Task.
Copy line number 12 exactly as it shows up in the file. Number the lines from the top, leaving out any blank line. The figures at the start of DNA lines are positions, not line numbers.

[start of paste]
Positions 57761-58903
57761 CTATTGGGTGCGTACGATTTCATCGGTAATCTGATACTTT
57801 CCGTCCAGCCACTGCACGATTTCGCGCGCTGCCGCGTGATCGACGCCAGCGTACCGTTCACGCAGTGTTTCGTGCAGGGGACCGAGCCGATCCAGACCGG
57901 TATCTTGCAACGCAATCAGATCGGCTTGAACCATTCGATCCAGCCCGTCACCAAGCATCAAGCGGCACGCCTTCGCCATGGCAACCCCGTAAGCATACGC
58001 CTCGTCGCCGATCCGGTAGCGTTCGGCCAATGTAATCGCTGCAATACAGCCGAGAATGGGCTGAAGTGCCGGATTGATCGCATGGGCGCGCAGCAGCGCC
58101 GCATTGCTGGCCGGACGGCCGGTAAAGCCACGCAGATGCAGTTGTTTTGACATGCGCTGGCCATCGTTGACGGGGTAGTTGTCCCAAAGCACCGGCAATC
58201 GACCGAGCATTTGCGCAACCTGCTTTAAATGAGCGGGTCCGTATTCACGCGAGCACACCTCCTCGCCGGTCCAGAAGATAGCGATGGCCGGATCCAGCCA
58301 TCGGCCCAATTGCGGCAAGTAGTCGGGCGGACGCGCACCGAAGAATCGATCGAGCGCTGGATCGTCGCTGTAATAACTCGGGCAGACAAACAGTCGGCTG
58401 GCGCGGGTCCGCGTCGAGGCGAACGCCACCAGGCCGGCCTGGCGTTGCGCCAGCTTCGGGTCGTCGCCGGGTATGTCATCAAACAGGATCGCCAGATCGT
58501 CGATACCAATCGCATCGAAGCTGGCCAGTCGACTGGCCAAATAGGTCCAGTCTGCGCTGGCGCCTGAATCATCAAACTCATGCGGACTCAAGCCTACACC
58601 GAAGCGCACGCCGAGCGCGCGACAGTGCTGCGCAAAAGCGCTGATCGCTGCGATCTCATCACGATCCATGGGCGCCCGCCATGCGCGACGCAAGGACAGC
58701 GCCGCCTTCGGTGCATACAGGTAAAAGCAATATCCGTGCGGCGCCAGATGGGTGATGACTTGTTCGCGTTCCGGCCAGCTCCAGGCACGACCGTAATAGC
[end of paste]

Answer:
58701 GCCGCCTTCGGTGCATACAGGTAAAAGCAATATCCGTGCGGCGCCAGATGGGTGATGACTTGTTCGCGTTCCGGCCAGCTCCAGGCACGACCGTAATAGC